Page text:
Rationale: Antagonists of NMDA receptors are excellent anticonvulsants in adult animals but serious side effects prevent their clinical use. The effects of two antagonists on motor performance were studied to find out if they develop in parallel with previously described anticonvulsant action.
Methods: Motor performance of 12-, 18- and 25-day-old rats was studied using a battery of tests (surface righting, negative geotaxis, bar holding and wire mesh ascending and three age-specific tests). A competitive NMDA antagonist CGP 40116 (0.1, 0.5 and/or 1 mg/kg IP) and a noncompetitive one dizocilpine (0.1, 0.5 and/or 1 mg/kg IP) were tested.
Results: Ten minutes after CGP 40116, the performance was compromised in all tests but there was negative geotaxis in all age groups. A decrease in efficacy with age was clearly demonstrated. Righting ability remained untouched in 25-day-old animals. Dizocilpine also influenced the performance in all tests but righting (compromised only in the youngest group) when studied 10 min after the injection. The relation to age was not so marked as with CGP 40116. When the tests were applied 4 h after dizocilpine administration the results were similar to those at 10-min interval. Twenty-four hours after dizocilpine only cliff avoidance exhibited prolonged latencies in 12-day-old rats but significant effects were observed in 18-day-old (negative geotaxis, bar holding and wire mesh ascending) as well as 25-day-old animals (bar holding, jumping down with choice).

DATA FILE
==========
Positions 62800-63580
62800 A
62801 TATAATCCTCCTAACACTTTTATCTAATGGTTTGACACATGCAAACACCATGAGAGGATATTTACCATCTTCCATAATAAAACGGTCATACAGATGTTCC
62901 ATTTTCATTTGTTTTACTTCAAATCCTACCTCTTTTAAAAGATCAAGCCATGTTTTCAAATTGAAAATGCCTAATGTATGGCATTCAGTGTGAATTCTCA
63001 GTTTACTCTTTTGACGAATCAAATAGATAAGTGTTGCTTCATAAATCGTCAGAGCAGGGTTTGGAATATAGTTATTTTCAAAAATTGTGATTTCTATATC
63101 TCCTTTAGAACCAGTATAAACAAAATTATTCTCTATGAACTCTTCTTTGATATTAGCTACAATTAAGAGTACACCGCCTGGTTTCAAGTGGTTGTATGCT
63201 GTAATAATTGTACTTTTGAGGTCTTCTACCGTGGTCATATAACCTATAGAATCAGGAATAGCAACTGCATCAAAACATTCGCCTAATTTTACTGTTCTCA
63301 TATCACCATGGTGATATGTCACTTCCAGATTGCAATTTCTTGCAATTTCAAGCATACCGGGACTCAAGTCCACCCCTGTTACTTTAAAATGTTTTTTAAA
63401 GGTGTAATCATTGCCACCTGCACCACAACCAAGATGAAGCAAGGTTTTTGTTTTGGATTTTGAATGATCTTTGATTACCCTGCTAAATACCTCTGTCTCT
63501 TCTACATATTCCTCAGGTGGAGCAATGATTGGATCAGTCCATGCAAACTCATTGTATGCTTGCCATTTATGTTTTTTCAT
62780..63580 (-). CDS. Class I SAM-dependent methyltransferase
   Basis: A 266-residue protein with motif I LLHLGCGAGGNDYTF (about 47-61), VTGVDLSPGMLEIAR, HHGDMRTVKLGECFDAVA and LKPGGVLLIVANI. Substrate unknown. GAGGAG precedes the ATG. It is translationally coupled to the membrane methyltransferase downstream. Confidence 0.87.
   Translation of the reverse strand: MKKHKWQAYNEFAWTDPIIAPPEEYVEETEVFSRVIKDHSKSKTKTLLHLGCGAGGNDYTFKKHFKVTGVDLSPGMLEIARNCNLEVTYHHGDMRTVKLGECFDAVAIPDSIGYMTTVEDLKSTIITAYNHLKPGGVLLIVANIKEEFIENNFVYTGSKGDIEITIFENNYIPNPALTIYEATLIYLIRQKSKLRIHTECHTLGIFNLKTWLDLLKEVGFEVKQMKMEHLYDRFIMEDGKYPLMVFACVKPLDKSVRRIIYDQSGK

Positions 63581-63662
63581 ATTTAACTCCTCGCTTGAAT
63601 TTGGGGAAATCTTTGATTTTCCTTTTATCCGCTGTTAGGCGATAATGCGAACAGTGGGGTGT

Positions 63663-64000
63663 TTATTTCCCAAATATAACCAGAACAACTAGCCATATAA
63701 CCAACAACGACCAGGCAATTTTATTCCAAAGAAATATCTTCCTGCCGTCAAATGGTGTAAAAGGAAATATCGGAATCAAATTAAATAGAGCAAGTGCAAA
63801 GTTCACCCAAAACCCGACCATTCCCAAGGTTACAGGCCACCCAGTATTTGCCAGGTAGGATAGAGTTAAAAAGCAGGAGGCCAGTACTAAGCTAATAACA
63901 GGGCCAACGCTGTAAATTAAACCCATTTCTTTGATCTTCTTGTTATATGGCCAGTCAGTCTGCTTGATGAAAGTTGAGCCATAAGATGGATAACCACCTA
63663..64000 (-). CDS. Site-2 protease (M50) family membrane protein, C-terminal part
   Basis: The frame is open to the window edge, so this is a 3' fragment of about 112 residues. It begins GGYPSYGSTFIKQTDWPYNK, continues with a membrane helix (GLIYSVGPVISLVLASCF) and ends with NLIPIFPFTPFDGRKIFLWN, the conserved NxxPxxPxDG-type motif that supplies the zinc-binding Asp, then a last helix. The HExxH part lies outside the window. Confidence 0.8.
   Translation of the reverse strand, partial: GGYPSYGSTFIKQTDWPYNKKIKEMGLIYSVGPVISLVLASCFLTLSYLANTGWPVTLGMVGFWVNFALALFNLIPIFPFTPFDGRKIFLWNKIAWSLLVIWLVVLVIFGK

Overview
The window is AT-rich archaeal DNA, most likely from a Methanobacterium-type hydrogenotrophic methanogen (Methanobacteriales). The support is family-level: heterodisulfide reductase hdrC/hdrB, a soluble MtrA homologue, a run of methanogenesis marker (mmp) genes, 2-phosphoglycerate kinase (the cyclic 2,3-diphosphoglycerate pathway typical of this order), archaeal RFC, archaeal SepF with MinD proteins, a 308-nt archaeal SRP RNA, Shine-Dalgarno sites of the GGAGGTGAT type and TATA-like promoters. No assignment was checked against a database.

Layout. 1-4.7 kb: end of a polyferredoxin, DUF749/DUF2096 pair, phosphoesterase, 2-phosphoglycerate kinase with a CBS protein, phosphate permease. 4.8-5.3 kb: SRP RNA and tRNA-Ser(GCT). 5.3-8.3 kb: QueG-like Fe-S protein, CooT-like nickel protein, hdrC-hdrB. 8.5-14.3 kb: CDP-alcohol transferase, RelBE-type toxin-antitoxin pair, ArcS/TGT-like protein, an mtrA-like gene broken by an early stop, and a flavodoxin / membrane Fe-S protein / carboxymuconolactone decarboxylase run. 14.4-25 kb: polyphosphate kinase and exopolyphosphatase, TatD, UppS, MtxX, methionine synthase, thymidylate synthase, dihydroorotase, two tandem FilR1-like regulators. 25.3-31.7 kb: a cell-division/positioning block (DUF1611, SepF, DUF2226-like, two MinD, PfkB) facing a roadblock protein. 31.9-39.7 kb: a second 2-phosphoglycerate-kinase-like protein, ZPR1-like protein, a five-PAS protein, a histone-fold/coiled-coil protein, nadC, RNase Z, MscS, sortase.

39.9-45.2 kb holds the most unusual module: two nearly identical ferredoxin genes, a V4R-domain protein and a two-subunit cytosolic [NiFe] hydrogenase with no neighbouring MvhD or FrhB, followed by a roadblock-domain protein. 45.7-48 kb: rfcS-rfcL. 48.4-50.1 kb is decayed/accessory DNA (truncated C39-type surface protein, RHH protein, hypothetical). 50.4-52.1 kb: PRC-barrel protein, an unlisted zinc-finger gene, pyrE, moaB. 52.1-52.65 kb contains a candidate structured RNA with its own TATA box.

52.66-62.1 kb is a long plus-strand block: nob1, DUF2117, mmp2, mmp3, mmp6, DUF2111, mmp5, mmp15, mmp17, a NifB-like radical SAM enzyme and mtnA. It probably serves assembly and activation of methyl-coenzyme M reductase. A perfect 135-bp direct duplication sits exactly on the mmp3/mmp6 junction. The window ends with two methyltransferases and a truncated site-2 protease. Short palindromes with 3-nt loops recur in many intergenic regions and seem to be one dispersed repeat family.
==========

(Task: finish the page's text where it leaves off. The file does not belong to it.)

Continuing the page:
Conclusions: The acute effects of both NMDA antagonists studied decreased with age; this age-related change was more marked with CGP 40116 than with dizocilpine. In contrast, duration of dizocilpine effects did not exhibit a clear developmental tendency.